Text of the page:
President Trump caused quite a stir at the United Nations the other day. His speech before the General Assembly was hailed by many and disparaged by many more. No surprise there – Trump’s not been one to mince words or soft-pedal his message. He touched on many themes in his four thousand words, but one stood out both for its ubiquity and for the palpitations it induced in his critics. That theme was the idea of America First, or more generally, national sovereignty. Trump spoke the words “sovereign” and “sovereignty” twenty-one times in his speech, and made it quite clear that, while he saw benefit in international cooperation and conciliation, his priorities placed America ahead of multinational considerations.

This, we are told, should shock us, should be an affront to our sensibilities, and should be interpreted as a portent of doom for the future of the world. Perhaps, if one considers the American presidency to be a de facto presidency of the planet, one might be troubled by a leader who eschews that role in favor of the nation he’s actually empowered and elected to lead. Therein is a disconnect: the people who seem most interested in this globalist view are the same people who decry the idea of American exceptionalism. Hypocrisy being part-and-parcel of the political landscape, I’m not too outraged.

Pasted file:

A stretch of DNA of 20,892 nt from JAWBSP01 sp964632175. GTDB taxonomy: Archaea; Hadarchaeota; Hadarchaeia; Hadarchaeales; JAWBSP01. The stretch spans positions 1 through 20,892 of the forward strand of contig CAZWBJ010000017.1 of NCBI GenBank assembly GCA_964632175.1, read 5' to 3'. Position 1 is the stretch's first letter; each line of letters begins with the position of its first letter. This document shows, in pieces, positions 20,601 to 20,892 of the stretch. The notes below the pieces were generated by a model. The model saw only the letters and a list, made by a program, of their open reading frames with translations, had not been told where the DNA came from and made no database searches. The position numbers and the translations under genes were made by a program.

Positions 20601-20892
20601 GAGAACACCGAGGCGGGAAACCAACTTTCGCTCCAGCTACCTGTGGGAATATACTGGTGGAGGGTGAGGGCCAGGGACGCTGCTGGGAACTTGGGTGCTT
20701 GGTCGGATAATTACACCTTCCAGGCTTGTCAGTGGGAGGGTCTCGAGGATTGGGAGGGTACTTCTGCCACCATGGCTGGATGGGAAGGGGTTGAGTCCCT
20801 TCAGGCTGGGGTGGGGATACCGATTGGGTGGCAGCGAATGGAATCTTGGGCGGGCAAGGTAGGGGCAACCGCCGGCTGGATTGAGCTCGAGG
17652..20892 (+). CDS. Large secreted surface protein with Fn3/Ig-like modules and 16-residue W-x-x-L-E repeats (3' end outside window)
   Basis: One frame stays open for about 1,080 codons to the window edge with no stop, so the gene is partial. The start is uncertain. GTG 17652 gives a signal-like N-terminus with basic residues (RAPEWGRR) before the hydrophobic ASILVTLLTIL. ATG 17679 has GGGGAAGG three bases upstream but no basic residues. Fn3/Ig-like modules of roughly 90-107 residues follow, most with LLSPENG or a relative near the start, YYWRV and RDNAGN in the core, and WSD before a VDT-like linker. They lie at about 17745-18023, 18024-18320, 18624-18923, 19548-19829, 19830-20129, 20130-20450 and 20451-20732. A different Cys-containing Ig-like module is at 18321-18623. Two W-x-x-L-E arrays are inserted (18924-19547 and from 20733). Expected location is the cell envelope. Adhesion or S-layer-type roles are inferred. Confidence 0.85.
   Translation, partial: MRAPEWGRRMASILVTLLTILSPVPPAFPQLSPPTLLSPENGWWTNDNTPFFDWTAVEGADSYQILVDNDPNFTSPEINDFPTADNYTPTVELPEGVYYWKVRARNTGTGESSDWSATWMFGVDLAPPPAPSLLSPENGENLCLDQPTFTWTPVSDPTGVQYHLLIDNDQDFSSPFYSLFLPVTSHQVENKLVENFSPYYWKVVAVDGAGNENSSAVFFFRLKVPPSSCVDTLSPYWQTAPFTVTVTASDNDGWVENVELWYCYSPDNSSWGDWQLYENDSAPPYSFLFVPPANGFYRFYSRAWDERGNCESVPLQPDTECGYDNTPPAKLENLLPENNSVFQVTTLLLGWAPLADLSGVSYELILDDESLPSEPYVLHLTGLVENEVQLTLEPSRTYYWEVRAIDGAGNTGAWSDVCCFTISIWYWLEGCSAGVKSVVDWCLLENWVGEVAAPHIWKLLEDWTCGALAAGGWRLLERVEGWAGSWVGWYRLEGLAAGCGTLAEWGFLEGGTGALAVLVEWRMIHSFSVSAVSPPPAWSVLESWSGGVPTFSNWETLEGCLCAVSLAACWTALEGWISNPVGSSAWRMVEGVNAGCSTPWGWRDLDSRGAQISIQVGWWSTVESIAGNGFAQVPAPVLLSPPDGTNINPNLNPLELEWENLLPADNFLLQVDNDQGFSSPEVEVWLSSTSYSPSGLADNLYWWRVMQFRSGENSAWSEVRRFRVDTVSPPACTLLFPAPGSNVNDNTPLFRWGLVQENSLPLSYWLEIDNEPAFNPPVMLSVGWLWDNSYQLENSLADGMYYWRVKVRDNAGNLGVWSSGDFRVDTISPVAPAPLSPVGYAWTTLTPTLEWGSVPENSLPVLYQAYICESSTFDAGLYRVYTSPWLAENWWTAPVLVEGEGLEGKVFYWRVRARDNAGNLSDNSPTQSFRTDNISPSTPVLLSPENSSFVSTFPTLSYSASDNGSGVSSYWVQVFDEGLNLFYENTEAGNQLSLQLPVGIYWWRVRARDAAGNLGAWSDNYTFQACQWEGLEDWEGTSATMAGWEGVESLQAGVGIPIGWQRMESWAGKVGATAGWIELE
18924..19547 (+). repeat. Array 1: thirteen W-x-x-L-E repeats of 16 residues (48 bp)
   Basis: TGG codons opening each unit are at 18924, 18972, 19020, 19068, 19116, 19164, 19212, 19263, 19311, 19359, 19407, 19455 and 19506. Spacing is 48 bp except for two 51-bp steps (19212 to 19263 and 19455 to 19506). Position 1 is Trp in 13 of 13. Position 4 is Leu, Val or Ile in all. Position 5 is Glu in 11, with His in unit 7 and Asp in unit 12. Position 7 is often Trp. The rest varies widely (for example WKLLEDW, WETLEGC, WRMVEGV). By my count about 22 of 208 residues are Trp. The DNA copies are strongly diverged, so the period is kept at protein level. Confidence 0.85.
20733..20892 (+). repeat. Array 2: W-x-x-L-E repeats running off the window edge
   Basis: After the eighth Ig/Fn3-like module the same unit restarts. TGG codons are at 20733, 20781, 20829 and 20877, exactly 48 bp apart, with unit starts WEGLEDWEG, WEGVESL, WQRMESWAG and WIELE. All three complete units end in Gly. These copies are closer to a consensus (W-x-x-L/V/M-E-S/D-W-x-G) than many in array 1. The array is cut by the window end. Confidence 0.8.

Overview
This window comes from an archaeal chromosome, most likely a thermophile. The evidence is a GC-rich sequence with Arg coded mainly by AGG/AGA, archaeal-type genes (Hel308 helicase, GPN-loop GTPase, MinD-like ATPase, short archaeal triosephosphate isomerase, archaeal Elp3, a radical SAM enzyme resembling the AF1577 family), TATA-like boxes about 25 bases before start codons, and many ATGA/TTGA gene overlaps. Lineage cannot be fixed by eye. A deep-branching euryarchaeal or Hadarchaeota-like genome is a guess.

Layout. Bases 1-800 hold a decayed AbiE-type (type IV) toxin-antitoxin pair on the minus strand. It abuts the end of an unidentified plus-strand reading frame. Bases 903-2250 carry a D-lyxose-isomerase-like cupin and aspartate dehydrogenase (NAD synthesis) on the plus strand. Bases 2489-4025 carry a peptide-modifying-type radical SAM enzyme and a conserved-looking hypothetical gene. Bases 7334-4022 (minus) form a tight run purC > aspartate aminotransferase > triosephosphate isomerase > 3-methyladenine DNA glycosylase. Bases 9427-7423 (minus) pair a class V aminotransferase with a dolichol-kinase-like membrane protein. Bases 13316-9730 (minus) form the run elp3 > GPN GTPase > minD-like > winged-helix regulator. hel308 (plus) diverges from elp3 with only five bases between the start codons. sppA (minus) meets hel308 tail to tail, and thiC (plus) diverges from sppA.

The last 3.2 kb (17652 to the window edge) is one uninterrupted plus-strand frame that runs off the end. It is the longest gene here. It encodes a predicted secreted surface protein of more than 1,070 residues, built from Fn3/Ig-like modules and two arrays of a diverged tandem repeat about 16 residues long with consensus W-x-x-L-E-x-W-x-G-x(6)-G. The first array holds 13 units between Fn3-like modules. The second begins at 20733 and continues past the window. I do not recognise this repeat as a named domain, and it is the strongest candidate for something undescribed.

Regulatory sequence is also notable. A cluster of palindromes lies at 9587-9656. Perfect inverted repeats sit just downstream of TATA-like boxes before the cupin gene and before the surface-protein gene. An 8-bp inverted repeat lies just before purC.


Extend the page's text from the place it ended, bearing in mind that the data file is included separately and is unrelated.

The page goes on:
It is distressing, however, that people would be upset at the idea of a leader putting his nation’s interests ahead of those of other nations. With barely any exception, this is what the leaders of the world’s nations, big and small, do. Xi Jinping, Vladimir Putin, Angela Merkel, Emmanuel Macron, Theresa May, Narendra Modi, Mariano Rajoy, King Salman, Shahid Khaqan Abbasi, Dilma Rousseff, Nicolas Maduro, and the many other presidents, prime ministers, premiers, kings, monarchs, dictators, etc of the world’s nations put their citizens’ interests ahead of those of other nations, do they not? We barely raise an eyebrow when the heads of other nations put their nations’ interests at the fore. Indeed, we expect it and parse what we witness through that expectation. Yes, there are some supra-national types out there, including, notably, Jean-Claude Juncker and Antonio Guterres, but they aren’t the heads of nations, and thus aren’t obligated to the people of a particular nation.

Trump is. He was elected President of the United States of America, not of Planet Earth, and the notion that his priority should be anything but America would be considered bizarre were it not for the relentless messaging from the multinationalists.

Fact is – and it’s a fact that Trump touched on in his speech – different nations have different values (and priorities, and needs, and concerns). America’s skew far more towards individual liberty than most of the rest of the world’s do (despite the government’s continued erosion of them), for one thing, and attempts to export our values have had, to put it kindly, limited success. While it is beyond doubt in my mind that, lets call the principles of liberty “American values,” are superior to other, less liberal value sets, it remains that the American President wasn’t elected by anyone in the 192 other member nations of the UN.